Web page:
Floor-standing Speakers

Waterfall Audio, Iguasçu Evo Floor-Standing Speakers

ARTICLE INDEX

Design

Waterfall Audio is a new player in the North American market but the company was established in Northern France in 1996. It took several years for Waterfall to perfect their technology and produce a commercial product. The engineering team had two areas of technology to develop. One, manufacturing tight tolerance enclosures from glass. Two, controlling vibration and energy in what is essentially a non damped material.

In order to make the cabinets out of glass Waterfall had to find a partner that would be able to cut and finish glass to a tolerance not typical for most glass applications. A 6 x 3 meter glass sheet is roughly cut to the various panels required to build the cabinet. These rough panels are then further machined by CNC equipment to get exact dimensions to +/- 150 microns.

While glass is a very dense material and not prone to transmitting vibrations throughout the cabinet, it can resonate. To control the resonant properties of a non damped material like glass, Waterfall developed several technologies. The main innovation is the Acoustic Damping Tube. This applies to the woofer. The ADT is part of the rear section on the woofer, and helps to limit the energy from the back wave of the cone. It dampens the Medium to High Frequencies with an integrated damping chamber. There's also a hydraulic damping mechanism for low frequencies which also assists in controlling excessive cone movement, which reduces distortion and increases power handling. Last, the ADT uncouples the bass drive from the glass structure and controls the amount of energy transferred to the enclosure.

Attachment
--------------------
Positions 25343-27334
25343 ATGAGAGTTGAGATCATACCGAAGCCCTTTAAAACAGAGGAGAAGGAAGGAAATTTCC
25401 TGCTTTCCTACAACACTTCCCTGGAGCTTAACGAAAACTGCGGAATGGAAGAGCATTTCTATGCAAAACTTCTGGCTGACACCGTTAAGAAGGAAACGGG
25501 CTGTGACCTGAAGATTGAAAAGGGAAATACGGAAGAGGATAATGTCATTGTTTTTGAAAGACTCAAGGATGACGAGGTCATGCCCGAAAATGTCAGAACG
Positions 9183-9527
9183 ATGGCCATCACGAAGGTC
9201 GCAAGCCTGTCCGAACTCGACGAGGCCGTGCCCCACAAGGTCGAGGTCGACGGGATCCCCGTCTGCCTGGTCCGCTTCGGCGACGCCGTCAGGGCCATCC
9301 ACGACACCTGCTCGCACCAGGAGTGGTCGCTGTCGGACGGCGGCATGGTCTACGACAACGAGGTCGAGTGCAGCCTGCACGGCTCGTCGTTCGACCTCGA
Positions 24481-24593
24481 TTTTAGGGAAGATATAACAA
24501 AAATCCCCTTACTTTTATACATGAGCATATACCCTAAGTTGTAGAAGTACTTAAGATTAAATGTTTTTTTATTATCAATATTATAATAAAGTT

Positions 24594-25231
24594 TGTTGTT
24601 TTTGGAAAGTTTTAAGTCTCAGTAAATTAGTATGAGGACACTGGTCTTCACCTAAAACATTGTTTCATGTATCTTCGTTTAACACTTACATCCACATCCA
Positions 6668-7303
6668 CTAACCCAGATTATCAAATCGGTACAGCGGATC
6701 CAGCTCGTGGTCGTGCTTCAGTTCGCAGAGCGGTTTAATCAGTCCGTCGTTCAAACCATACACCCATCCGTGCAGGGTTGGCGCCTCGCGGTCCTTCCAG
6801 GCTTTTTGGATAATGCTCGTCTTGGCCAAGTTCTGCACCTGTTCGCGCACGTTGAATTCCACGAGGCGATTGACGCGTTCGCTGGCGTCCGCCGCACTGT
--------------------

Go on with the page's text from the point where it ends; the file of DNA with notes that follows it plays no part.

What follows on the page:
One very unique aspect of the Iguasçu is a passive radiator at the base of the speaker which can be tuned for extension or bass output. The passive radiator has the option of attaching one of the two weights provided to tune bass response.

The product documentation is a bit vague in that it defines the adjustments simply as; extension to 60hz +2b for no weights, 55hz +1db with the smaller M7 weight, and linear to 50hz with the M27 heaviest weight. It's hard to verify the curve of the boost without proper measuring equipment and a anechoic environment. By ear it does seem to tune bass for greater extension versus bass output. The extent to which I suspect is highly determined by the room acoustics where the speakers will reside.

The towers are relatively short in stature and in my listening environment it put the tweeters almost 2 feet below my ear level. Keep in mind I'm a very tall individual at 6'6" and the tweeter may be closer to ear level for the average listener. This is one reason I've never been a big fan of tower speakers. With monitors you can use stands to get the right height based on your seating situation. I find solutions for doing this with towers to be cumbersome and less than aesthetically pleasing. In practice this proved to not be a real issue.

The towers have substantial aluminum bases with a single set of binding posts. The base has threaded recesses for spikes which were not supplied. The lack of supplied spikes or feet prevents angling the speakers upwards to compensate for their low tweeter height. Purchasing threaded spikes will remedy this, though in practice I never felt the image was too low in space. Experiments to raise the front of the speakers resulted in minimal lifting of the soundstage.